I’m a doctor. What should I do if I think I may be infected with coronavirus?
The GMC recognises the challenges the doctors may face as the situation continues to develop. This includes concerns about the risks to the health of the doctors when treating patients with coronavirus. Doctors should follow the current public health advice including self-isolating if they know or suspect that they are infected or are at a higher risk of infection.
Finally, all necessary steps should be taken to ensure that doctors have access to protective equipment and minimise the risk of transmission when treating patients. It is imperative that a record is kept of all decisions made and how any safety or health concerns have been handled.
The GMC continues to work with NHS England and UK’s Chief Medical Officers to provide updates and advice to all doctors as the situation develops. Click here for more information.
Although an employer is obliged to conduct consultation “with a view to reaching an agreement”, it is not required to actually agree to any counter proposals made by the employee representatives. Merely to consider them in good faith.
The General Medical Council (GMC) have published guidance online for doctors during this time of uncertainty.
Alongside this, their website displays guidance for temporary registration to approximately 15,000 doctors, who left the register or gave up their licence to practise in the last three years.
These clinicians have been contacted to assist with the growing pandemic, outlining the process they would follow and informing them of their right to opt-out. The Secretary of State for Health can ask the GMC to grant such registration under Section 18a of the Medical Act 1983, in an emergency.
The Act should make it easier for residents to obtain relevant information. It includes an obligation for the Principal Accountable Person to prepare a strategy for promoting the participation of residents, including the information to be provided to them and consultations about relevant decisions. The strategy must be provided to residents, and there will be provision for residents to be able to request information and copies of documents from the Principal Accountable Person. The type of information and the form in which it is to be provided will be set out in secondary legislation in due course, but the explanatory notes anticipate that it will include:
- Full current and historical fire risk assessments•Planned maintenance and repair schedules
- The outcome of building safety inspection checks
- Information on how assets in the building are managed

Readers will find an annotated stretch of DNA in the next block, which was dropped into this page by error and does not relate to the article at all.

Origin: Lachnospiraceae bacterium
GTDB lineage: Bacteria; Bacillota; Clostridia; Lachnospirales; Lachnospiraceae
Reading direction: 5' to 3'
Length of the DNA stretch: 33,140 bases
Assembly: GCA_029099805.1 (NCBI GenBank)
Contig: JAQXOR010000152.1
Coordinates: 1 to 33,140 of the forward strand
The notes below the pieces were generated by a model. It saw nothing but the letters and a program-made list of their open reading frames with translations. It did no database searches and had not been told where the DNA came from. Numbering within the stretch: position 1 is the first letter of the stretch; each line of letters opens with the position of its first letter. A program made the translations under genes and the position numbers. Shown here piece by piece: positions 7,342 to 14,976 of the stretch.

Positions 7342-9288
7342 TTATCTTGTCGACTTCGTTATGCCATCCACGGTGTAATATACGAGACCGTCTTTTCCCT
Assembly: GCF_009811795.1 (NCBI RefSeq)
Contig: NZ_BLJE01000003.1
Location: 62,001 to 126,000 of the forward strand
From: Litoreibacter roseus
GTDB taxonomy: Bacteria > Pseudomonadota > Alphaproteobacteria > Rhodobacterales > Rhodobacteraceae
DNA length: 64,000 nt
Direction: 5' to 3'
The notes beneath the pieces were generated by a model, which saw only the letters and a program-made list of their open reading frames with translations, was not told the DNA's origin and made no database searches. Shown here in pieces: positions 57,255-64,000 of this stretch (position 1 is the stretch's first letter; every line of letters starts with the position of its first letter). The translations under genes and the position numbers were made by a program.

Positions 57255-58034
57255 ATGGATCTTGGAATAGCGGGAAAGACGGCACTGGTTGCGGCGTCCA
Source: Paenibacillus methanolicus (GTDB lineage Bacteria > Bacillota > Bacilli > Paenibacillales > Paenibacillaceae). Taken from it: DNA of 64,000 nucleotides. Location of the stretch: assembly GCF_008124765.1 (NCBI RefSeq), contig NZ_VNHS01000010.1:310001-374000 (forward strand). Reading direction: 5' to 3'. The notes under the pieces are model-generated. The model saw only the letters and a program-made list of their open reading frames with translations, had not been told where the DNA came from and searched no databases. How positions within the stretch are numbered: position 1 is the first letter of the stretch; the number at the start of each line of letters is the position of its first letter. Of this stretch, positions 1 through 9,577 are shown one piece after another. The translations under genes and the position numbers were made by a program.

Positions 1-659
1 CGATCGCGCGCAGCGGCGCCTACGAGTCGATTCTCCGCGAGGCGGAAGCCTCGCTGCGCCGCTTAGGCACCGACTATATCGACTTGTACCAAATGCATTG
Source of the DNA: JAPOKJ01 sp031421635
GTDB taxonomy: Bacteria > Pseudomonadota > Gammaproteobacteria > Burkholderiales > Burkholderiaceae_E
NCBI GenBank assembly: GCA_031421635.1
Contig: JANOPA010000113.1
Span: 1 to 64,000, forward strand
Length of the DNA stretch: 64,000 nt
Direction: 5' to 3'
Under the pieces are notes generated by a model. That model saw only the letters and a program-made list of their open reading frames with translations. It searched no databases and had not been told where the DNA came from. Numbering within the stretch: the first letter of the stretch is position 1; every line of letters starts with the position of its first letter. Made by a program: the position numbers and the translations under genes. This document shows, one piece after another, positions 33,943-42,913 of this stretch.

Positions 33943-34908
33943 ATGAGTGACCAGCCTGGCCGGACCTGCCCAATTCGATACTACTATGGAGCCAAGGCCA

- Details of preventative measures
- Details of fire protection measures and the fire strategy for the building
- Information on the maintenance of fire safety systems
- Structural assessments
- Planned and historical changes to the building
The current guidance issued by Mr Justice Hayden confirms that remote hearings may be conducted using the following facilities and that this will be the default position until further direction:
- By way of an email exchange between the court and the parties;
- By way of telephone using conference calling facilities;
- By way of the court’s video-link system, if available;
- The use of the Skype for Business App installed on judicial laptops;
- Any other appropriate means of remote communication, for example BT MeetMe, Zoom or FaceTime.
As we all adjust and adapt in line with the Government’s guidance throughout this uncertain time, we must consider how we can revise current processes and implement new ones to maintain effective and compliant ways of working. We have identified several key issues that all housing providers should consider.
Housing providers will continue to receive new disrepair claims. Throughout the disruption caused by coronavirus, landlords will still be expected to respond to these claims and comply with the Pre-Action Protocol for Housing Conditions Claims whilst doing so. We address the issue of disclosure in particular below.
Letters of claim will continue to be sent by post to your Registered Office, and the deadlines will run from the date of deemed service. Ensure you have systems to enable you to scan correspondence and forward it to the responsible officer who will handle the claim so deadlines are met.
Under the Protocol, the deadline for disclosure is 20 working days from deemed service of a letter of claim (2 working days after it is sent). So, for example, a letter dated 2 March 2020 would be deemed served on 4 March 2020 and disclosure would therefore be due by 1 April 2020. All housing providers must continue to comply with the Protocol and so landlords should begin preparing now.
Failure to meet deadlines often result in the issuing of further applications to court by tenant’s solicitors which in turn will lead to unnecessary costs orders against landlords.
Therefore, all records, particularly relating to customer contact and repair logs, should be held electronically. If required, this will allow for such documentation to be redacted for GDPR purposes remotely and disclosed to the tenant’s solicitor simply and efficiently.
Remember it is possible to request an extension to all Protocol deadlines and it is inevitable in these unusual times, this will need to be utilised, and should not be refused. Request extensions to deadlines at the earliest opportunity to enable an achievable timescale. It would be a difficult lawyer that would not agree to such a request.